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Patient Risk Factors, Operative Care, and Outcomes Among Older Community-Dwelling Male Veterans with Hip Fracture

Radcliff, Tiffany A. PhD; Henderson, William G. PhD; Stoner, Tamara J. MD; Khuri, Shukri F. MD; Dohm, Michael MD; Hutt, Evelyn MD

Journal of Bone & Joint Surgery - American Volume: 01 January 2008 - Volume 90 - Issue 1 - p 34–42
doi: 10.2106/JBJS.G.00065
Scientific Articles

Background: Although more than 1200 hip fracture repairs are performed in United States Department of Veterans Affairs hospitals annually, little is known about the relationship between perioperative care and short-term outcomes for veterans with hip fracture. The purpose of the present study was to test whether perioperative care impacts thirty-day outcomes, with patient characteristics being taken into account.

Methods: A national sample of 5683 community-dwelling male veterans with an age of sixty-five years or older who had been hospitalized for the operative treatment of a hip fracture at one of 108 Veterans Administration hospitals between 1998 and 2003 was identified from the National Surgical Quality Improvement Program data set. Operative care characteristics were assessed in relation to thirty-day outcomes (mortality, complications, and readmission to a Veterans Administration facility for inpatient care).

Results: A surgical delay of four days or more after admission was associated with a higher adjusted mortality risk (odds ratio, 1.29; 95% confidence interval, 1.02 to 1.61) but a reduced risk of readmission (odds ratio, 0.70; 95% confidence interval, 0.54 to 0.91). Compared with spinal or epidural anesthesia, general anesthesia was related to a significantly higher risk of both mortality (odds ratio, 1.27; 95% confidence interval, 1.01 to 1.55) and complications (odds ratio, 1.33; 95% confidence interval, 1.15 to 1.53). The type of procedure was not significantly associated with outcome after controlling for other variables in the model. However, a higher American Society of Anesthesiologists Physical Status Classification (ASA class) was associated with worse thirty-day outcomes.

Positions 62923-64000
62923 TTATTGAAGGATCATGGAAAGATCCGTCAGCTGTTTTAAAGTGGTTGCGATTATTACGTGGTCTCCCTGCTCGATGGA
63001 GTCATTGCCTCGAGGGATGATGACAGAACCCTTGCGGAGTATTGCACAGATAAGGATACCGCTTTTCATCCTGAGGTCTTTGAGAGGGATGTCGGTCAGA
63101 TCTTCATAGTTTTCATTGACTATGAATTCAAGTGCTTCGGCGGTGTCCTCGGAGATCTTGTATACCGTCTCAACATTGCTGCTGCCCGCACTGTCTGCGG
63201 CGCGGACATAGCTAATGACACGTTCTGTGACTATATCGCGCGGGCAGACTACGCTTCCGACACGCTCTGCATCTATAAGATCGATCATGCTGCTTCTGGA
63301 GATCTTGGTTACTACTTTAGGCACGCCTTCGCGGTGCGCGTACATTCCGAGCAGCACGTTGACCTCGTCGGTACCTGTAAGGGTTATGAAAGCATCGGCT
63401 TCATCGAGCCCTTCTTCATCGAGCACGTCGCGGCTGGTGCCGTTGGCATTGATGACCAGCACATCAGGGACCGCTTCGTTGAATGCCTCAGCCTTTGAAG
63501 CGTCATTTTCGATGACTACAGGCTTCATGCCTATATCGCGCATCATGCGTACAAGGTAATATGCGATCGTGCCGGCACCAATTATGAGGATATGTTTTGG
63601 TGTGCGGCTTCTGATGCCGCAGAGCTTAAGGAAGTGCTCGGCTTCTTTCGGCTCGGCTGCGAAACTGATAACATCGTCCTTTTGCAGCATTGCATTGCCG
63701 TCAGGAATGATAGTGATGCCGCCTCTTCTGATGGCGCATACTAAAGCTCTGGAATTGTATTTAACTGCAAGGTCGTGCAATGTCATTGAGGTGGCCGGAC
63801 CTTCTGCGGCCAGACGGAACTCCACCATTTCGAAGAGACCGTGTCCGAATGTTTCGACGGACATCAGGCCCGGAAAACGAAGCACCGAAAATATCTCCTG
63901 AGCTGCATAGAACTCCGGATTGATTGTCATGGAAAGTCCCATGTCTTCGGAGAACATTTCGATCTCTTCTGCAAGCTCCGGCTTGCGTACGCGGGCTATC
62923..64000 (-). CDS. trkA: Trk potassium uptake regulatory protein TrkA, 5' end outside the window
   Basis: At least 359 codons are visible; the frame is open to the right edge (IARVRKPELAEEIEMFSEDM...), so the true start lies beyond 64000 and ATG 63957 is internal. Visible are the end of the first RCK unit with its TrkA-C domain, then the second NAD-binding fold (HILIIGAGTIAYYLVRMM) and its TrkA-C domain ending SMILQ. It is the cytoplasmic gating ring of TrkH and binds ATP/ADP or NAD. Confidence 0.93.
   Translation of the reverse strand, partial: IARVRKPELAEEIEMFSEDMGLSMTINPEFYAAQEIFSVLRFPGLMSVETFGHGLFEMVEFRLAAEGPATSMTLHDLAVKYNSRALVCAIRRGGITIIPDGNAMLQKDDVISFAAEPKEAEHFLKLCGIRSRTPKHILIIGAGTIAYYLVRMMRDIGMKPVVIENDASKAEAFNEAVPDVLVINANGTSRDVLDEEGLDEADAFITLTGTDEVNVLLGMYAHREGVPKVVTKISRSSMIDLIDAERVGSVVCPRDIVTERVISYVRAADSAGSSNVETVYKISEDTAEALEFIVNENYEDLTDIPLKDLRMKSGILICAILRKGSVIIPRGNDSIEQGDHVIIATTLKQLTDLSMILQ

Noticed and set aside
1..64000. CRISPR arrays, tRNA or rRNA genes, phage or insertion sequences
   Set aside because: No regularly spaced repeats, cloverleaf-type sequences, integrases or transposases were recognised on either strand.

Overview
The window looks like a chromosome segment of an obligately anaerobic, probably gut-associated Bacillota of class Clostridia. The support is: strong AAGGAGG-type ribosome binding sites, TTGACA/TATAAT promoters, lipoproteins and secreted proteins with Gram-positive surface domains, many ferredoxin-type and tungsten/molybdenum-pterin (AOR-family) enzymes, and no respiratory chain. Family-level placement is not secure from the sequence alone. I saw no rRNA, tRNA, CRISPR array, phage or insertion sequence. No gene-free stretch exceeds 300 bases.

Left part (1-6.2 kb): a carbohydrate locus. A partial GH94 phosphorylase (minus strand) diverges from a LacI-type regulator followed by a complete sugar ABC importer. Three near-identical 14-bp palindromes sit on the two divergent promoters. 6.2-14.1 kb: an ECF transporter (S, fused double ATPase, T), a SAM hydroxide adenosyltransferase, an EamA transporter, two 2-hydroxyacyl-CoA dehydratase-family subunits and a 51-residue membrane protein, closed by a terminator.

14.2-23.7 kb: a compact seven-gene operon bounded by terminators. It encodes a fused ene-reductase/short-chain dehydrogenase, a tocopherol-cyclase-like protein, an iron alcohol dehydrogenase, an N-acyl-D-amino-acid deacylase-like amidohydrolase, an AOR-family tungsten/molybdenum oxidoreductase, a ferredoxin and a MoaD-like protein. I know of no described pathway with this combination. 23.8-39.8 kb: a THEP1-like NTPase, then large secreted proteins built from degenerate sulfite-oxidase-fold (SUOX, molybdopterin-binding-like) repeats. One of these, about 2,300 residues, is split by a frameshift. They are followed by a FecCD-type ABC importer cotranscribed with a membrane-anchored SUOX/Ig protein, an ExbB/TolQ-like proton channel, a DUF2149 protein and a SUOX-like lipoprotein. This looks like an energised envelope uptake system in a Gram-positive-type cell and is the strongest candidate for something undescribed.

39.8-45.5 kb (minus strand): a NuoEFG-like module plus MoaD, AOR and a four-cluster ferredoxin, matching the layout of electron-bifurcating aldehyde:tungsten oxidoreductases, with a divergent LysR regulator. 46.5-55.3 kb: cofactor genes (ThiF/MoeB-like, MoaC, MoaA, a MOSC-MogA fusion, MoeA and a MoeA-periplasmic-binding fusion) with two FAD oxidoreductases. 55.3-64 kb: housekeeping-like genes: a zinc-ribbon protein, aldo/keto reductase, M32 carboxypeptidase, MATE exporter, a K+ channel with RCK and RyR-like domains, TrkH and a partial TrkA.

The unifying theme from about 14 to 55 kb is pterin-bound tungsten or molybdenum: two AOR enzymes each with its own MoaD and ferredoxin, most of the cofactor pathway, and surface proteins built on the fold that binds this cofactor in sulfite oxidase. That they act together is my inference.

Conclusions: In addition to recognizing the importance of patient-related factors, we identified operative factors that were related to thirty-day surgical outcomes. It will be important to investigate whether modifying operative factors, such as reducing surgical delays to less than four days, can directly improve the outcomes of hip fracture repair.

Level of Evidence: Prognostic Level II. See Instructions to Authors for a complete description of levels of evidence.

1Colorado REAP to Improve Care Coordination, VA Eastern Colorado Health Care System, 1055 Clermont Street (MS 151), Denver, CO 80220. E-mail address for T.A. Radcliff: Tiffany.Radcliff@uchsc.edu

2Colorado Health Outcomes Program, University of Colorado at Denver and Health Sciences Center, 12477 East 19th Avenue, Building 406, Aurora, CO 80045

3Department of Anesthesiology, University of Colorado at Denver and Health Sciences Center, 4200 East 9th Ave (B113), Denver, CO 80262

4Brockton/West Roxbury VA Medical Center, Roxbury Massachusetts, 940 Belmont Street (MS 112/NSQIP), Brockton, MA 02301

5Western Slope Study Group, 2356 North 7th Street, Grand Junction, CO 81501-8101

Copyright 2008 by The Journal of Bone and Joint Surgery, Incorporated
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